Apple iPhone 7
Apple needs to take care of the dispute before iPhone 8 hits the marketReuters

Chipmaker Qualcomm is seeking a US-wide import ban on all iPhones, over Apple's decision to stop paying it billions of dollars in licensing fees for smartphone chips. Banning the import of iPhones that are assembled in China and Taiwan would mean unavailability of the handset in the American market.

Qualcomm plans to petition the International Trade Commission (ITC) to stop future iPhone models, such as the upcoming iPhone 8, from entering US. The ITC has the power to block the import of goods assembled outside the country, and has a track record of processing decisions faster than regular federal courts.

For Apple, the ban could come as a big blow as its 2017 flagship, iPhone 8, is due for release sometime in September this year. Unavailability or a delay of the flagship in the US could severely affect the company's iPhone sales.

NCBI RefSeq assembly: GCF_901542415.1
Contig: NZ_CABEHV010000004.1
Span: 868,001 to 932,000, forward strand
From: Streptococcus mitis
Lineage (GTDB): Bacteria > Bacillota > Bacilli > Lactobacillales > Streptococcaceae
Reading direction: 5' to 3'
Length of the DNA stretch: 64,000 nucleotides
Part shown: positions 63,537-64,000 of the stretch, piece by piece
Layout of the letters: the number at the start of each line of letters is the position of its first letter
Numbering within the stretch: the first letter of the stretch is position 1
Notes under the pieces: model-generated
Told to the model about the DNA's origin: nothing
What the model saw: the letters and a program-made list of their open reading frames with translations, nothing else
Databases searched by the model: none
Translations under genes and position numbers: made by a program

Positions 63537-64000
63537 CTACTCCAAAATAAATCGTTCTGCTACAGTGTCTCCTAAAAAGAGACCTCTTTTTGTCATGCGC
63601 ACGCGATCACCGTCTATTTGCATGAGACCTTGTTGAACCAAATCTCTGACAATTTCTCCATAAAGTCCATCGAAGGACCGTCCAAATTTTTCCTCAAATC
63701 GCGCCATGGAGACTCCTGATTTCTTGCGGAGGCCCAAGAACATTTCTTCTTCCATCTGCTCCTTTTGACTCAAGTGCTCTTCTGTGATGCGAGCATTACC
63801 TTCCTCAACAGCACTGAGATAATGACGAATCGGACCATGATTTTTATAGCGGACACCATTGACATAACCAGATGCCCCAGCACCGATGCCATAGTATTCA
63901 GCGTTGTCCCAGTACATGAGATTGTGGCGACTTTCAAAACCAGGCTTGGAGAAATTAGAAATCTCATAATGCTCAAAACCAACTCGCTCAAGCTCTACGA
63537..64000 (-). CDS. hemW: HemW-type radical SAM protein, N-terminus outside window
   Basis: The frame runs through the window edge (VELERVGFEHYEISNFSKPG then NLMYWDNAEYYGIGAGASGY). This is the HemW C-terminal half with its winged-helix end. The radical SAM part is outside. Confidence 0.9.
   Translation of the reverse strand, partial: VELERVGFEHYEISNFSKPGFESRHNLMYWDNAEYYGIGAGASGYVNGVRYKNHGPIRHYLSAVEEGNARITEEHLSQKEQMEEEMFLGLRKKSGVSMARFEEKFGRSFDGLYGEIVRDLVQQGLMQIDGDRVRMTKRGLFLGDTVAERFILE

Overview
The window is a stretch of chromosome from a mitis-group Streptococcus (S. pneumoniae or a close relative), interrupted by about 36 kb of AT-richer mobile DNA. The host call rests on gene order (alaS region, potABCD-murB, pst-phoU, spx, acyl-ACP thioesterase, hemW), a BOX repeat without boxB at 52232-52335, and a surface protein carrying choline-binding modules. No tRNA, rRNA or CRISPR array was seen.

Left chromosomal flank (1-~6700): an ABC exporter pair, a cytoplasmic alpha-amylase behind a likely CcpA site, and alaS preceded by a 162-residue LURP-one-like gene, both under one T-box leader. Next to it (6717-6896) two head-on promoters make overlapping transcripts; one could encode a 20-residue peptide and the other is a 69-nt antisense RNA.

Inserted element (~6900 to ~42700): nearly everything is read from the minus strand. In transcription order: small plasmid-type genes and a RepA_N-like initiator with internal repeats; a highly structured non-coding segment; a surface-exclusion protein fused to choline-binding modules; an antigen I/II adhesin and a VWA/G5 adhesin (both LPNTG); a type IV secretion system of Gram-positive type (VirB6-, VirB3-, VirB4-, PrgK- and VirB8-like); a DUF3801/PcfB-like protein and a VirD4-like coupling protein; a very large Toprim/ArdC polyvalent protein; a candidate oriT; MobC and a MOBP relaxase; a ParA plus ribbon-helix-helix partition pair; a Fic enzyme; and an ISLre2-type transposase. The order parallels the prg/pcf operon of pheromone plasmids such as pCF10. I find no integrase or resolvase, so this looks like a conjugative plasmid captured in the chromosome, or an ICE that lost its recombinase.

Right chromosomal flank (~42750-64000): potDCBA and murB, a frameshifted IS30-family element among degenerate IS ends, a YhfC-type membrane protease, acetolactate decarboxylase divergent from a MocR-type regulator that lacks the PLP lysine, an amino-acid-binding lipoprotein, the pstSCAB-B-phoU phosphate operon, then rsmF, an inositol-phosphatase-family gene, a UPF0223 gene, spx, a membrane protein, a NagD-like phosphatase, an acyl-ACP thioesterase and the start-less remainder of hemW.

The dispute between the two companies goes back to an FTC complaint against Qualcomm that alleged it forced Apple to use its baseband chips for higher patent royalties. Apple followed the complaint with a $1bn (£780m) lawsuit against Qualcomm.

The chipmaker claimed the lawsuit was baseless and accused Apple of misrepresenting facts, and countersued the iPhone maker, stating: "Apple wants to leverage its immense power to force Qualcomm into accepting less than fair value for the patented technologies that have led innovation in cellular technology and helped Apple generate more than $760bn (£590bn) in iPhone sales."

Apple CEO Tim Cook did not rule out the possibility of settlement with Qualcomm, but said the legal battle is expected to be a lengthy one. Qualcomm has, however, not responded to any settlement news and the latest report indicates it plans to continue the legal battle with Apple.

"We strongly believe we're in the right. And I'm sure they believe that they are. And that's what courts are for. And so we'll let it go with that," Cook told Bloomberg about the dispute with Qualcomm earlier.